Tuesday, November 15, 2011

Abandonment Issues

The last week has seen some significant moves by major players abandoning efforts in the mobile / connected media markets.
The most recent is Logitech's announcement that it is pulling out of its deal manufacturing its Google TV set-top box.  CEO Guerrino De Luca called it's near year-long effort to sell the Revue set-top box based on Google-TV software a "mistake of implementation of a giant nature."  Issues with the implementation of Google TV limited demand, and a price drop from $250 to $99 per unit didn't help.  Logitech reportedly lost $100 million on its Revue player in the last year.
The Logitech withdrawal leaves Sony as the sole remaining hardware firm incorporating Google TV.  The Google TV software is included in some of its connected TVs.

Earlier in the week, Adobe announced that it was abandoning future development and support for Adobe Flash players for mobile devices.  While not giving a lot of details behind the move, there were hints that some of the elements of HTML 5 provided player opportunities surpassing Flash in mobile uses, and Adobe did stress its commitment to contributing to HTML 5 development efforts.  They also indicated that abandoning further mobile Flash development would free Adobe to pursue work on mobile apps.  One apparent advantage in the move is that Adobe can work on a single code platform (HTML 5), or on developing apps for a small number of mobile operating systems (primarily Apple's iOS and Android), rather than having to develop plug-ins for a wide range of hardware chip and operating system implementations.  The move may have a short-term impact on Google's YouTube, which has relied heavily on Flash as a video platform and format.  The move may limit mobile access via Android and Windows-Mobile based mobile devices, at least until new YouTube player apps can be developed, or YouTube can convert the millions of Flash videos it hosts into alternative formats.  Apple already has a YouTube app that translates Flash into alternative formats for viewing.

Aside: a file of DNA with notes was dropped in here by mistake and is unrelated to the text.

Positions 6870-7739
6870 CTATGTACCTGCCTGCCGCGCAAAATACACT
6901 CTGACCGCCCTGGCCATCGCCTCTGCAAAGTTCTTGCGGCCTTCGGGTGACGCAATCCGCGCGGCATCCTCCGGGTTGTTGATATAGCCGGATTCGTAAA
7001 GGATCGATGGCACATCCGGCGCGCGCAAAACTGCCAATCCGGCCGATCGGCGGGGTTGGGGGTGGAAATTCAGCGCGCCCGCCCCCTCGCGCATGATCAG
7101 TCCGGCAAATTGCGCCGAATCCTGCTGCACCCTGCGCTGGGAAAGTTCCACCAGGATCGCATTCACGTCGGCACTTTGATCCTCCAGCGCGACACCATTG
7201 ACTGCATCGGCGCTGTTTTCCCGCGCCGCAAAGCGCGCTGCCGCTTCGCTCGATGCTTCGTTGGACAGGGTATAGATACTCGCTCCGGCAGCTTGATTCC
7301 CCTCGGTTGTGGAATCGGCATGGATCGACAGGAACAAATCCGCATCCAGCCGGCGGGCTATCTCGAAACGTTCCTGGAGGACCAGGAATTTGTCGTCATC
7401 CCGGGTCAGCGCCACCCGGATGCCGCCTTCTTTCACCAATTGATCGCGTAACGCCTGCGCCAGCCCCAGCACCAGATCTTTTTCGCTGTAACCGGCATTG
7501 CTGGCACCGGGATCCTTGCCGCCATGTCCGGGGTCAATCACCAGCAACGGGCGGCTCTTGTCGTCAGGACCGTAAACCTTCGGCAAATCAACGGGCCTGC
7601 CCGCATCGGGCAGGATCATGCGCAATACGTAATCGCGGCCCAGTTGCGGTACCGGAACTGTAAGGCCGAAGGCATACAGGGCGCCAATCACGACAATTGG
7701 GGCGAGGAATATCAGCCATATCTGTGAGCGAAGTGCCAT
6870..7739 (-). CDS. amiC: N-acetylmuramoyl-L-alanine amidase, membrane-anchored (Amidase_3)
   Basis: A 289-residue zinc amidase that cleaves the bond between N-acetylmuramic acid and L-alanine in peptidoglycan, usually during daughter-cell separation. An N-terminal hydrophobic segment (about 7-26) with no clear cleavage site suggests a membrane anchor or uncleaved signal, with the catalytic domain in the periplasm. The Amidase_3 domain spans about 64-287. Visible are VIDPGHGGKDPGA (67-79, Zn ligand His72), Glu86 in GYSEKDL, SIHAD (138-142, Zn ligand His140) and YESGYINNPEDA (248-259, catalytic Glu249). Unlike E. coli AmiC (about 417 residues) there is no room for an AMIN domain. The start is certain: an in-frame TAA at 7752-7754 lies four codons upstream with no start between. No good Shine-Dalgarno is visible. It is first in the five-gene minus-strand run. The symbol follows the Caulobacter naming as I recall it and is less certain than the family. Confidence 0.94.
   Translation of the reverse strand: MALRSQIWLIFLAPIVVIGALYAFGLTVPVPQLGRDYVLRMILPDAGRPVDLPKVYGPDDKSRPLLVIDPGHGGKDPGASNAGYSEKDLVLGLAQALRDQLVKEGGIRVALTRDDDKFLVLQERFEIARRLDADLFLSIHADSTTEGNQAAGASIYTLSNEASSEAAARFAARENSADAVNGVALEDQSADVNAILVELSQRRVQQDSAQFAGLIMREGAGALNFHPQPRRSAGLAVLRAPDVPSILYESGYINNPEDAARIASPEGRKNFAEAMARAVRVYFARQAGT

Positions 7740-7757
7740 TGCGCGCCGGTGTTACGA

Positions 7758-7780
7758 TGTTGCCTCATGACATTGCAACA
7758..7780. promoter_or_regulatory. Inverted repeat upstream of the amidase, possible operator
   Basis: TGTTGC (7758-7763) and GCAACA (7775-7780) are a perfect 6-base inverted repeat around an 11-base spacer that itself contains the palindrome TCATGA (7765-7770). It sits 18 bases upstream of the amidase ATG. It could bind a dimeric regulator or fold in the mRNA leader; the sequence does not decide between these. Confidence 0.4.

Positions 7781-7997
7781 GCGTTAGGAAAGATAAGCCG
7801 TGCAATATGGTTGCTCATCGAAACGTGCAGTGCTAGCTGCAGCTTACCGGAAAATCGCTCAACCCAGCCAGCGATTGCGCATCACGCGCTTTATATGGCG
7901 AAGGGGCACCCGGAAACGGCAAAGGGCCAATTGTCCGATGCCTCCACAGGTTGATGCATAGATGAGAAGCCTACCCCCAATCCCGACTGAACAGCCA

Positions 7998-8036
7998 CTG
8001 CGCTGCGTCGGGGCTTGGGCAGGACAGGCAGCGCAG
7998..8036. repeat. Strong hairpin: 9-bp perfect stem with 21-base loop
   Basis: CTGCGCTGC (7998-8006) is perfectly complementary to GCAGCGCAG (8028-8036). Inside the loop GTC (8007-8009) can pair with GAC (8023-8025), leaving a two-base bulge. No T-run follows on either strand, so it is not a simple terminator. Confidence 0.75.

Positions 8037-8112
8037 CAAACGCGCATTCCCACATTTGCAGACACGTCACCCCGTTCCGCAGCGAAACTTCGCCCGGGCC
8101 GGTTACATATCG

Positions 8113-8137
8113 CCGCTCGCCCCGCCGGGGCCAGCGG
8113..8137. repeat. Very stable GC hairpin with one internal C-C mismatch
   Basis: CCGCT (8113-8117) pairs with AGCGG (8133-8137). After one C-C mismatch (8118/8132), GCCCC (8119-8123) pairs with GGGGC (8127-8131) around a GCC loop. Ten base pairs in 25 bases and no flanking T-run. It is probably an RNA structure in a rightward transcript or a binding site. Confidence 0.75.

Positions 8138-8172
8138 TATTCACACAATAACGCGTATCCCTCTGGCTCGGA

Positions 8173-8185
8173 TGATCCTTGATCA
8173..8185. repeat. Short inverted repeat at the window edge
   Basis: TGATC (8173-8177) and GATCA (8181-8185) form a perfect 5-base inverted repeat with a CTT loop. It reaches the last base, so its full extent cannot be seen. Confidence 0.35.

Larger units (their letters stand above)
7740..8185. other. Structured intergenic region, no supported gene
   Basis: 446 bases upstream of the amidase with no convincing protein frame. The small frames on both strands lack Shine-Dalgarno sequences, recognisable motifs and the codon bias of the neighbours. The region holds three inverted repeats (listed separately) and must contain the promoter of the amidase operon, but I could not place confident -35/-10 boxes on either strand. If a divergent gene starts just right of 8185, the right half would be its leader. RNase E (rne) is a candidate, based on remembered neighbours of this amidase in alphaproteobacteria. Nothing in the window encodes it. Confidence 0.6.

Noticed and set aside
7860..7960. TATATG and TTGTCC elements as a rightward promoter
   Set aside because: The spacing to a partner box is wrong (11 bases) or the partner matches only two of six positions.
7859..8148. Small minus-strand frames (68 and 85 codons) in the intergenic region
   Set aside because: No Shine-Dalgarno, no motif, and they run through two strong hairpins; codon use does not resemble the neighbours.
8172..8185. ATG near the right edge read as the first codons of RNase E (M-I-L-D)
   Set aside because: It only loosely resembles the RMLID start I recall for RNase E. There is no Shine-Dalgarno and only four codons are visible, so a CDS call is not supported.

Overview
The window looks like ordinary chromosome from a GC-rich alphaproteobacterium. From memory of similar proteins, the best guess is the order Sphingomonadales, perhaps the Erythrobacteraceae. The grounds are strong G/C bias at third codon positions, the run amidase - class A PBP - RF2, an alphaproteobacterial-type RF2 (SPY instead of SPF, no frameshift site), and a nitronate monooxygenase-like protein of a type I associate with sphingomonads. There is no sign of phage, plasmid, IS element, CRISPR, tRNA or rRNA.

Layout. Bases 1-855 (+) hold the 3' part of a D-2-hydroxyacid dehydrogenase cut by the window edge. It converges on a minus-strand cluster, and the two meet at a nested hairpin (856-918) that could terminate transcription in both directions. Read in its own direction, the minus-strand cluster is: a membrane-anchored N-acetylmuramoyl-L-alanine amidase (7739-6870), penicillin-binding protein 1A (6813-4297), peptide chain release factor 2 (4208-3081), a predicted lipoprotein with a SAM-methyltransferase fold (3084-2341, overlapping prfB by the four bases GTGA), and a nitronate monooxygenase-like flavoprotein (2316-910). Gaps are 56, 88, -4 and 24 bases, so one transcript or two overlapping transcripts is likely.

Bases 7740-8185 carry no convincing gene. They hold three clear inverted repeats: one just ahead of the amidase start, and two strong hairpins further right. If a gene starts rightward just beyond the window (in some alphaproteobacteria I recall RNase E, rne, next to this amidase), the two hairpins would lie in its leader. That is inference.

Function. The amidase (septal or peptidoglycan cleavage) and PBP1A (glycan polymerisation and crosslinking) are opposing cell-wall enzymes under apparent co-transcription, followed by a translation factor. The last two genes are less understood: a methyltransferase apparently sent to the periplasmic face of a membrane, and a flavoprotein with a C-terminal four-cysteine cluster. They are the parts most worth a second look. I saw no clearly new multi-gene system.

In a separate announcement, Adobe announced that it was abandoning further development of Flash Mobile Player for connected TV systems and other digital home devices.  This was also a blow for Google TV, which had relied heavily on Flash players for its video content.  In the announcement, Adobe explained the move - "we believe the right approach to deliver content on televisions is through applications, not a web browsing experience, and we will continue to encourage the device and content publishing community down that path." 

Overall, it's not been a good week for Google on the mobile video and connected video fronts.

Sources:  Logitech CEO - Google TV was a 'gigantic' mistakeFierce Cable
Adobe to abandon Flash plug-ins for mobileTechRadar.com
Adobe to abandon Flash on Connected TVs, too,  Mashable

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